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What does pH mean in a well water test and how does it affect water quality?
Friday, August 10, 2018
It is a measure of where, in the range of acid to alkaline, the water falls. Neutral water is 7.0 pH. Below 7.0 is acid and, conversely, as the number rises above 7.0 the water becomes progressively more alkaline. The term “pH” was originated by Soren Peter Lauritz Sorensen, a Danish biochemist, in 1909. The “p” is an abbreviation for the German word for power, potenz, and “H” is stands for hydrogen—because pH is the concentration of the negative log of hydrogen in water.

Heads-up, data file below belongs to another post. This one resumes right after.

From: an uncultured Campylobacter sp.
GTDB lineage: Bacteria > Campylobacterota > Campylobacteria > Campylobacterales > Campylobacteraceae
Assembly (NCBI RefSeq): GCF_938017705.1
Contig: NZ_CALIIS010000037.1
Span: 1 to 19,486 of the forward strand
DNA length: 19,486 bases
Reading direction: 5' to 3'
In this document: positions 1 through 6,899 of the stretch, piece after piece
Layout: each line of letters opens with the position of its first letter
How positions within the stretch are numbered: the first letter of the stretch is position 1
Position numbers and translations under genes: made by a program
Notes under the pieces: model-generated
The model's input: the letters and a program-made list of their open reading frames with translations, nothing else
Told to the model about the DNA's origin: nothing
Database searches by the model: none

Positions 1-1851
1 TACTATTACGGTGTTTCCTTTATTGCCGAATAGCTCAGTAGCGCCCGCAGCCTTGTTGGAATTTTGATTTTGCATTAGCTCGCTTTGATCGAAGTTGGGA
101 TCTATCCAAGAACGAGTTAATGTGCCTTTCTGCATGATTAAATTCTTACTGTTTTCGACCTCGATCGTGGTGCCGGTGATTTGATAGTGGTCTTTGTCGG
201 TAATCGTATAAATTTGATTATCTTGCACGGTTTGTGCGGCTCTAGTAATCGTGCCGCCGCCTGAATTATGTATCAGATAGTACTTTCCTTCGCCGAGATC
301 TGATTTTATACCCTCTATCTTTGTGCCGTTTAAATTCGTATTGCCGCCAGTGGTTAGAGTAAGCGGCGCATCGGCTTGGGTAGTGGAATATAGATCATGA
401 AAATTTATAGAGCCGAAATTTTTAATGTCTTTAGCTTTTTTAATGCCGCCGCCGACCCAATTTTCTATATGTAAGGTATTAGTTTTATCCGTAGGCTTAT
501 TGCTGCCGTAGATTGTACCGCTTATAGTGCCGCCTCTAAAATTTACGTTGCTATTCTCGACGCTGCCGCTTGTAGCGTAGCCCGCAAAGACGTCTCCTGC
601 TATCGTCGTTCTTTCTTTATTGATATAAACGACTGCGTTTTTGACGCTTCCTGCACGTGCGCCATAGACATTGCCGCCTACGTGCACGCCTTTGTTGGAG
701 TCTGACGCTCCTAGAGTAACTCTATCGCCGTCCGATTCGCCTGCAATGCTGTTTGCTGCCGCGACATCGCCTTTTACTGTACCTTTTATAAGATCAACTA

Most water in our North Florida area is alkaline, with a pH of around 8.0. The alkalinity goes hand-in-hand with elevated hardness, due to dissolved particles of the calcium carbonate of the karst rock underlayment of the ground. The pH of well water will also be affected by acid rain, soil runoff, decomposition of organic materials, and leaching of mineral deposits.
An acceptable level for drinking water is 6.5 to 8.5. When the level drops below 6.5, the acidity of the water will attack copper piping. The acidity leaches out the copper and will begin to pit the walls of the pipe.
Also see our blog posts Should I test my well water for arsenic? and Is a high iron level in well water a health hazard? and What is the danger of radon in well water?
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